I have two children with behavioral issues. One is definitely ADHD with some tendencies on the Autism Spectrum. The other is ADD …but we’re leaning more toward OCD and Anxiety.
Obsessive-Compulsive Disorder, known as OCD, gets made fun of often. When displaying an organized drawer or a color-coded closet of dress shirts, people remark, “Oh, I’m just a little OCD.”
A person -say, like, a relative of mine- who also insists on washed counters, hands, or cars is said to be “a little OCD.” We’ve associated the condition with a desire to avoid germs; with an anal tidiness.
It’s funny, right?
Of my two boys, however, the one with OCD is not the one who organized the toy cars or utensil drawers. He is also not the one who would reanimate himself from his death bed in order to get the last word or fist in during a disagreement.
The one with OCD fixates. Try an internet search for that. I have.
My son insists that he cannot stop dancing to music after watching Home, even when I explain that he can.
After denying him a cookie at Wal-mart, he still reminds me about it, in tears, months later.
When I opted to let him ‘cry it out’ on a trip home one time, he did not stop for 40 minutes. Diversions and distractions did nothing.
Not till my friend and fellow blogger, Stephen, mentioned obsessive thoughts did I consider other options. His description of symptoms of OCD (including a character in his new book with the condition) created answers to my frustrated questions.
When my son who fixates puts the dishes away, he does so haphazardly. He is not tidy nor a clean freak. In fact, he’s a hoarder; emotionally connecting to anything that belongs to him and insisting that he can’t live without it. I mean, literally.
I can speak logic to my son on the Autism Spectrum who loves to have the dishes all lined up. I can often break through his meltdowns and get him to redirect.
The other child? Not so much. If I don’t head him off right at the start by addressing his feelings and irrational thoughts as if they might possibly be real, he’s gone for hours. Or months.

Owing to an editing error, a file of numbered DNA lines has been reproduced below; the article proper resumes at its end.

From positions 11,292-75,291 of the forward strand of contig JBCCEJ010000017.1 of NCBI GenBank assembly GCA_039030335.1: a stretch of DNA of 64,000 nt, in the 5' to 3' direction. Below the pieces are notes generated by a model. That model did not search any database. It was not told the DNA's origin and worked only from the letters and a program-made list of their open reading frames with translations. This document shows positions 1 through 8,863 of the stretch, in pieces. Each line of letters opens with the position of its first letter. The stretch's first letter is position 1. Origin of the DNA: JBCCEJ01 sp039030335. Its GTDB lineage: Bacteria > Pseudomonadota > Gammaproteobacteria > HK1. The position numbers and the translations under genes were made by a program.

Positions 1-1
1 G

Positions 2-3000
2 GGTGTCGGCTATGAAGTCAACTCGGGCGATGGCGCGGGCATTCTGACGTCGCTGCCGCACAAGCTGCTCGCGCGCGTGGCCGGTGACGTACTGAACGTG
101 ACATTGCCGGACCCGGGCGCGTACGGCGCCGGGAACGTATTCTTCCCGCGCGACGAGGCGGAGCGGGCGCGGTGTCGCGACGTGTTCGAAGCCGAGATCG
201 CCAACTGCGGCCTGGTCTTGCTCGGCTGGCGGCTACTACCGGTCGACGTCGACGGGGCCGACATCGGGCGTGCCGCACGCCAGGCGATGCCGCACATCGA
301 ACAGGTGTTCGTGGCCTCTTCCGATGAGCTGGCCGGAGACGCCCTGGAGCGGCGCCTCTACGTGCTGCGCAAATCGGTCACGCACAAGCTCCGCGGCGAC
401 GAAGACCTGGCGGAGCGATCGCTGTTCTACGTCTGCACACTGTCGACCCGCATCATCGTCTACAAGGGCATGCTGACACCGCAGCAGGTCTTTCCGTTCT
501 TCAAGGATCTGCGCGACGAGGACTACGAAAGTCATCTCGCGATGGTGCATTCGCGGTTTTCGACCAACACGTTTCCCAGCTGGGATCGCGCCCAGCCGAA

Obsessive-Compulsive Disorder needs more than a flippant joke. It needs more than a suggestion of easily-handled tendencies. It needs more than people’s thinking one might be “a little” compulsive.
Most of all, for me and other parents seeking answers, OCD needs to be a viable answer when our child has to hit, flick, think, or routine in a myriad of other ways. From there, we need answers of how to work with them.
So don’t give up hope, parents. Get searching. Get answers.
Sunday, August 25: “The Beauty of Telling Children, ‘No,’” a word of advice in child-raising.
Monday, August 26: Wrote a poem titled, “Mother, May I?”
Tuesday, August 27: Shared a quote that John Wilmot may have said.
Wednesday, August 28: Talked about composting!
Thursday, August 29: “Sick Leave for Parents,” a snippet about how we never get a break.
Friday, August 30: Talked chores for children in, “Kids Can Work!”
Saturday, August 31: Shared Daddydoubts Tweet about He-Man.
Sunday, September 1: That’s today!
*Rhett and Link include a note with their YouTube video: We understand that OCD is a serious mental disorder that significantly affects the lives of millions of people (including Rhett’s wife). This song is not intended to make fun of people with OCD, but rather to demonstrate and poke fun at the tendency of so many people to point out things that are off-center, off-balance, etc. and say “It’s driving my OCD crazy!” We have an extensive discussion about this very thing, as well as what OCD really is, on this episode of Good Mythical Morning: http://youtu.be/-1QeJAmpvGk
©2019 Chelsea Owens